As an entrepreneur, one of the first questions you thought about (or likely will think about) is arguably the most important question to answer before you launch:

“How am I going to get enough money to fund a startup business?”

While there are multiple mechanisms you can utilize in order to achieve your funding goals, understanding what is best for you and your business can be the difference between going big or going broke. As such, it is important seek guidance from trusted partners (attorneys, business advisors, accountants) in order to make quality informed decisions.

Over the course of the next several articles, Fourscore Law will identify and discuss common sources of funding businesses as well as touch briefly on the costs and benefits of each source of funding.

How to Fund a Startup Business: Debt Financing

One of the most well-established ways of funding your business is by taking on debt in some form or fashion. So, what is debt? In its simplest form, debt means something that is owed (a form of payment or performance) to another.

For a business, taking on debt does not necessarily imply the same negative connotations it may receive in the personal finance space. In fact, most financial experts agree that a healthy amount of debt can help optimize the balance sheet, cash flow, and leverage of a business.

With that said, here are some of the different forms of debt business may choose to take on:

  1.      Unsecured Debt is debt that is not backed by an underlying asset used to secure the obligations of payment or performance. The following example (hopefully) illustrates this point more clearly:

Cavewoman has a piece of stone she has made into a spearhead. Caveman does not have a spearhead, but needs it to go hunting. Cavewoman offers her spearhead to Caveman in exchange for Caveman returning it to her at the end of the day, along with a portion of the spoils of his hunt. Cavewoman does not ask to hold or seize any of Caveman’s property in order to ‘secure’ that she will get her spearhead back.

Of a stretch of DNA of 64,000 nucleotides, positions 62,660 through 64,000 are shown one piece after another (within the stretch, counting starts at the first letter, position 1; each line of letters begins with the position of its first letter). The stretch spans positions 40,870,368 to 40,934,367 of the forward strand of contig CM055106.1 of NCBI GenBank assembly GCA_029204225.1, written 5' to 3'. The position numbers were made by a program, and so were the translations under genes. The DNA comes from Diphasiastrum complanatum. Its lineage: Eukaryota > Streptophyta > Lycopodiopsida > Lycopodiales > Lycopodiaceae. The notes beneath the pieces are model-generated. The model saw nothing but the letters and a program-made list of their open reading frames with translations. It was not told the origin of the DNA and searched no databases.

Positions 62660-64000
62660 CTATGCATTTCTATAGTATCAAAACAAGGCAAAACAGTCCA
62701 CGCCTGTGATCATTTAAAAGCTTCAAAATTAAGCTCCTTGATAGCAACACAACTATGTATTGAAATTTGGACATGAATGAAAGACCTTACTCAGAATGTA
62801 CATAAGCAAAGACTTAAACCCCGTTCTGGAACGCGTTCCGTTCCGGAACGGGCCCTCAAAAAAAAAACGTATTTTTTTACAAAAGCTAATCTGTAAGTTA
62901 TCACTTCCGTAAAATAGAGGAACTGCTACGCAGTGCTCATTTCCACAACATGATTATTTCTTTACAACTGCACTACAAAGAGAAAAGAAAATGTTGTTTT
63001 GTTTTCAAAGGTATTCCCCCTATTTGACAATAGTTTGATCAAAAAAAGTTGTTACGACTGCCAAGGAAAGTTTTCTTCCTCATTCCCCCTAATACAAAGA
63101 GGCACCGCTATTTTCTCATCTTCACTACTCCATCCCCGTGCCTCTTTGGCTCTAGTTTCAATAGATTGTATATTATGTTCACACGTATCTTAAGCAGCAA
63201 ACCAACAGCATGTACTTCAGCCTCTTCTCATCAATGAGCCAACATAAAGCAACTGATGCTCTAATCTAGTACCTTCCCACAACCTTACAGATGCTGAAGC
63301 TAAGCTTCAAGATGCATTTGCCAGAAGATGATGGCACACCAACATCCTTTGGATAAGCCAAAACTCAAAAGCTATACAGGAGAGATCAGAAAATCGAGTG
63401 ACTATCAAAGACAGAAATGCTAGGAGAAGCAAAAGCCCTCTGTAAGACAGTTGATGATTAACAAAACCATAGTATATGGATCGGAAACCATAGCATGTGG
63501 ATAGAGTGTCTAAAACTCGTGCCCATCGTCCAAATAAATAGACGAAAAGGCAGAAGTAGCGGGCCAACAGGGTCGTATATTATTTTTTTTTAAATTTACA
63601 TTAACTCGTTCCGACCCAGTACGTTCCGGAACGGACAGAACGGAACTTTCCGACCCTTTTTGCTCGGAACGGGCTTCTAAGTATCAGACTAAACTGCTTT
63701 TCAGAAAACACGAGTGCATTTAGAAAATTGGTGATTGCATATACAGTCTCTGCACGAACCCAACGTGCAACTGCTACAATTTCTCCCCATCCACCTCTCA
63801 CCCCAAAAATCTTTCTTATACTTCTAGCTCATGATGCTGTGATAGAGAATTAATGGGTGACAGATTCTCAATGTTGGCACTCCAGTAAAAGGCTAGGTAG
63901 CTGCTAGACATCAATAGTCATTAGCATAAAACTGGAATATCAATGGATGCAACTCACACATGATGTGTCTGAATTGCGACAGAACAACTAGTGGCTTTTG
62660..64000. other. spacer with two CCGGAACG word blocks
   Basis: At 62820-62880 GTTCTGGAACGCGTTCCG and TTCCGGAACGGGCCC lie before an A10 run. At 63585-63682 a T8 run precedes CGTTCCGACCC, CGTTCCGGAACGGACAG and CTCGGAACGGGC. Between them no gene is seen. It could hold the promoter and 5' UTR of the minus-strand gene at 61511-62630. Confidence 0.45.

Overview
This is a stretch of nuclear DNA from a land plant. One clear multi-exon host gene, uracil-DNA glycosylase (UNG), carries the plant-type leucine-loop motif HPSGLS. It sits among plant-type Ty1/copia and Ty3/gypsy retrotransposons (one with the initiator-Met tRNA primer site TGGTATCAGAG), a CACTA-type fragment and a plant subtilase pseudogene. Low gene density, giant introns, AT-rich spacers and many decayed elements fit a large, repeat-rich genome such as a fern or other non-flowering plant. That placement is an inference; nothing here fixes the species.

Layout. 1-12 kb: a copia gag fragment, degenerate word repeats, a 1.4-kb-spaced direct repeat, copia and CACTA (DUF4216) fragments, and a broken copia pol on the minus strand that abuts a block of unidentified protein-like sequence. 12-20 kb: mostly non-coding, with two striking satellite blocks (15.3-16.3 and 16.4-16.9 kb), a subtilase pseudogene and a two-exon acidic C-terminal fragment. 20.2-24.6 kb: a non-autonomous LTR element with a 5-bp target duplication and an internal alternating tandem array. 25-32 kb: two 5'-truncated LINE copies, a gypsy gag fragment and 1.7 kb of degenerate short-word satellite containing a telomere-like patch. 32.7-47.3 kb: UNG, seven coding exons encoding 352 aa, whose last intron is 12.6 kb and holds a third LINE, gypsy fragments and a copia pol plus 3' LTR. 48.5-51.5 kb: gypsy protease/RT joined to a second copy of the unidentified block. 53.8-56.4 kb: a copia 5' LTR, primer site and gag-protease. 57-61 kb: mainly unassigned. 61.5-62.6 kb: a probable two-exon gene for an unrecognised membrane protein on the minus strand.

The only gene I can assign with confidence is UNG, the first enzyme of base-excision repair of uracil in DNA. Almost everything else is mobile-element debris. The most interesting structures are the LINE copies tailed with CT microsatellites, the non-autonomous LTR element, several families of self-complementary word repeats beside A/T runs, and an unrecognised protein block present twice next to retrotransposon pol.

In the above scenario, if Caveman did not return the spearhead to Cavewoman, she would have no other assets of Caveman to give her “security” that she will get her spearhead back (or its economic equivalent). While it might be advantageous to be free from debt that attaches to assets owned by you or your business, unsecured debt tends to be provided in smaller dollar amounts as well as include higher interest rates to repay the debt, since the debt issuer has significantly greater risk of loss. If your business needs a significant cash infusion to get your products/services launched, or fulfill major purchase orders, this type of debt might not be the most advantageous for you. On that note, however, here are a few examples (and food for thought) of typical ways founders take on unsecured debt:

  • Friends and Family – Friends and family tend to be some of the earliest adopters and advocates of a founder’s business. While the initial benefits are typically advantageous, founders should be considerate that taking on unsecured debt from friends and family may be one of the easiest ways to turn trusted relationships sour in the event things do not work out as planned.
  • Private & Government Grants – Some (not all) grants offer non-dilutive loans or grants to founders or their businesses. This form of unsecured debt tends to be highly competitive, but the benefits could provide a sizeable chunk of non-dilutive cash in order to get the business running. If you are a female, minority or veteran entrepreneur and/or plan on starting your business in an economically suppressed region, there are a large number of grants specifically tailored to provide you with assistance.
  • Certain Angels / Loan Providers – On certain occasions, a select number of angel investors or third party loan providers may allow a business to take on pure unsecured debt or bridge loans; however, they tend to attach additional obligations, such as agreements to provide future rights. As with any debt, founders should be aware that these types of arrangements tend to be for a shorter tenure (payment due within weeks or months), and may also include higher interest rates.
  • More Sophisticated Arrangements – For larger organizations (multinational and middle-market companies), the unsecured debt arrangements can become much more complex. Certain entities may restructure and sell outstanding notes or debt of the business. They may also conduct short term overnight financing arrangements to manage cash flow and satisfy regulatory requirements. While these tools are generally reserved for more mature companies, founders should be aware that they exist and situate themselves accordingly in order to deploy these strategies if they are beneficial to the business.